Re: Trolling motor for Micro Take 3
- After reading your comments below one solution comes to mind
though I do not know of a Bolger plan that fits. For the ultimate in
seaworthiness, portability and versatility in your location you may
want to consider a kayak with outriggers and sailing rig. Kayaks
can be rendered comfortable with a good seat, and with the
option of sail rig and outriggers fill the need of paddle and sail
boat in an easily transported and rigged package. CLC is one
company that offers plans for plywood kayak outriggers that
could be adapted to most home built kayaks or canoes.
http://www.clcboats.com/ Sailing kayaks have crossed the
Atlantic and traversed the NW Passage among other feats.
--- In firstname.lastname@example.org, Wesley Cox <inspirfe@d...>
> I agree. Every time I try to convince myself of the practicality of
> electric propulsion, I conclude that as much as I wish it were
> practical, it just isn't, at least not for me.
> I'm a big fan of the work on your web site. I'm considering
> similar to a Toto, but am torn between my usual tiny boatdesires,
> weight vs. sea worthiness. I've never used a kayak and amhesitant to
> go that route. There's no questioning their sea worthiness, butI do
> question the comfort level. I relocated 3 months ago and amnow 4
> blocks from Lake Michigan. There is public parking 20 yardsfrom the
> water, but the only boat ramp charges a daily fee or yearlymembership
> and is used by big stink pot fishing boats. When I have a sailboat, it
> will be the only one here. In any case, sail boat or no, I wouldlike a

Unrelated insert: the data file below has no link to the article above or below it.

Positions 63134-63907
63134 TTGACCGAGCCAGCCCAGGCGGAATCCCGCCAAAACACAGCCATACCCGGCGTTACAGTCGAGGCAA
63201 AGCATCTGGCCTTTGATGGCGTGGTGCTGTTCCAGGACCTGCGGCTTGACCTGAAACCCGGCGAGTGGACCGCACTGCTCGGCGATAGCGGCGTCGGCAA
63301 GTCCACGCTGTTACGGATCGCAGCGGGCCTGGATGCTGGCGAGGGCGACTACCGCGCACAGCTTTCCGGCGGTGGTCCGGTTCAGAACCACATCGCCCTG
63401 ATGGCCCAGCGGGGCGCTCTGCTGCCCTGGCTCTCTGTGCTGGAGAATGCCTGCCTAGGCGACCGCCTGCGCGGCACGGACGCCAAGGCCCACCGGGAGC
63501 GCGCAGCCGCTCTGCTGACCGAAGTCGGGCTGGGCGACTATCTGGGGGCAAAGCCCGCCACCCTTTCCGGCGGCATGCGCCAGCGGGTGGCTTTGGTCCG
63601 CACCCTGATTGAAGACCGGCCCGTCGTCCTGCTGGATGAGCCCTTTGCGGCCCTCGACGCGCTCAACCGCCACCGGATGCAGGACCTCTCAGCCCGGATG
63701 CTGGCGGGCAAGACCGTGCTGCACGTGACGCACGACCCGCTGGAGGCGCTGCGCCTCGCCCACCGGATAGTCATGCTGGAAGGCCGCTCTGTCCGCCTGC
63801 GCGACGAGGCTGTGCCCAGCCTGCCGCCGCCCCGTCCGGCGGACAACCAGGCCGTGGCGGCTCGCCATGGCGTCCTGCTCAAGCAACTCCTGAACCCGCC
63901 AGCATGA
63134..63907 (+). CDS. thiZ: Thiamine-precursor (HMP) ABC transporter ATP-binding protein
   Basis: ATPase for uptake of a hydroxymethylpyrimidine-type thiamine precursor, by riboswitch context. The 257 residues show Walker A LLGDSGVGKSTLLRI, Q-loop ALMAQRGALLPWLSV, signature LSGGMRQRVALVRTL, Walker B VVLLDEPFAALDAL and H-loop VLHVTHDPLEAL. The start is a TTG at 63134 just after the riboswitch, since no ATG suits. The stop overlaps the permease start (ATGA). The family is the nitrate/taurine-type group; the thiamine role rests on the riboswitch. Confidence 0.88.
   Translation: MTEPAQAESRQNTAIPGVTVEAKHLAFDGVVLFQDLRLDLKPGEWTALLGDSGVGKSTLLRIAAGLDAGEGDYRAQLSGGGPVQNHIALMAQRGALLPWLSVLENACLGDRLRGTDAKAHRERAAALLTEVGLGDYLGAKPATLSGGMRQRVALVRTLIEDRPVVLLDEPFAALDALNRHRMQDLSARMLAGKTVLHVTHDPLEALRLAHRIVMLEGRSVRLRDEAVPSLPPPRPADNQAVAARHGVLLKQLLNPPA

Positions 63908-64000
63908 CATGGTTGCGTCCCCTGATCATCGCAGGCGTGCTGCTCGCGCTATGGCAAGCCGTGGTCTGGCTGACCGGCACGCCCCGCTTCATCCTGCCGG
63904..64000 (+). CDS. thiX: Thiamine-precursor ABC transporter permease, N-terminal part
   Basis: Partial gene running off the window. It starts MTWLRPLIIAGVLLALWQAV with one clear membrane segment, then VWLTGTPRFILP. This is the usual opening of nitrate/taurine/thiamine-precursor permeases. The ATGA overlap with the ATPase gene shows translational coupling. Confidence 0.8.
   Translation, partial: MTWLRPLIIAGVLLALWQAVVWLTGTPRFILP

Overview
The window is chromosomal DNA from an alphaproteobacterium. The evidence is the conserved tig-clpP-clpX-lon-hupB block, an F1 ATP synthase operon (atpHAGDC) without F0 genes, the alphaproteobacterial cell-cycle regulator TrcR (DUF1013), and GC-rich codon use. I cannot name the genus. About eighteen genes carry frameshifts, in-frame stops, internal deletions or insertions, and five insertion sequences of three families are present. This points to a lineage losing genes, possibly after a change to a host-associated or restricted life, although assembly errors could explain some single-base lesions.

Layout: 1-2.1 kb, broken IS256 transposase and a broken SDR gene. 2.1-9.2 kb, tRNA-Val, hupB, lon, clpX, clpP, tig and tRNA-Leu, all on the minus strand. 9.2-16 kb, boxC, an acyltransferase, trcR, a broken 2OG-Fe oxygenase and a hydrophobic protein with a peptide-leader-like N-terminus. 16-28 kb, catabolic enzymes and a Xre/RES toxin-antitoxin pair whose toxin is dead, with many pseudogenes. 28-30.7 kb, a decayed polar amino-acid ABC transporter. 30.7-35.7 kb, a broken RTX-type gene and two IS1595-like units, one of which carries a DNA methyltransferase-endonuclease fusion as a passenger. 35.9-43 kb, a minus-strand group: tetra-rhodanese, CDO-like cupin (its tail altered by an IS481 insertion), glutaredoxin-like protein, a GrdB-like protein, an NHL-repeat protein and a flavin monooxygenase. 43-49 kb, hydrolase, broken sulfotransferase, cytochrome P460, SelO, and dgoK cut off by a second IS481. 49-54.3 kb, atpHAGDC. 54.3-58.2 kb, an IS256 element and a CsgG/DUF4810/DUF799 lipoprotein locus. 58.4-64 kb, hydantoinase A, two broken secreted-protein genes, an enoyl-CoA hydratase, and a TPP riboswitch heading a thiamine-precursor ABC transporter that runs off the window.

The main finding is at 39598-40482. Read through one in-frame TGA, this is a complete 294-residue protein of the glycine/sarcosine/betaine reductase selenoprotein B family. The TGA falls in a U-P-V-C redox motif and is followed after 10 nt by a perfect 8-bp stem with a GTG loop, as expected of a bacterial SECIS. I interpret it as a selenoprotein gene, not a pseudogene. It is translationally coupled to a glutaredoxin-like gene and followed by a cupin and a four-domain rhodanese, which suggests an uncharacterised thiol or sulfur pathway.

> boat I can readily carry for, hopefully, daily use. The catch is theIt seems
> big lake gets rough and the best alternative is 30 miles away.
> a shame to have to drive to paddle when the water is so close.Would
> you care to comment on the stability of the open canoe typeToto? Thanks.
- I'm not sure the quoting is still accurate in this thread. In any
case, I'm sure the Dynel is good if the issue is just abrasion.
However, I think at the partners, and perhaps elsewhere, localized
crushing is part of the picture. In that case I'm guessing fiberglass
would remain superior. Not that you couldn't have a bit of dynel over it.
--- In email@example.com, Harry James <welshman@...> wrote:
> One layer of dynel is 6 times as abrasion resistance as 1 layer of 6oz
> glass per some tests in Boatbuilder several years ago.
> pvanderwaart wrote:
> >> What about armoring the mast with fiberglass and epoxy at the
> > partners and other wear
> >> points? Or wrapping it with some other thing to prevent wear?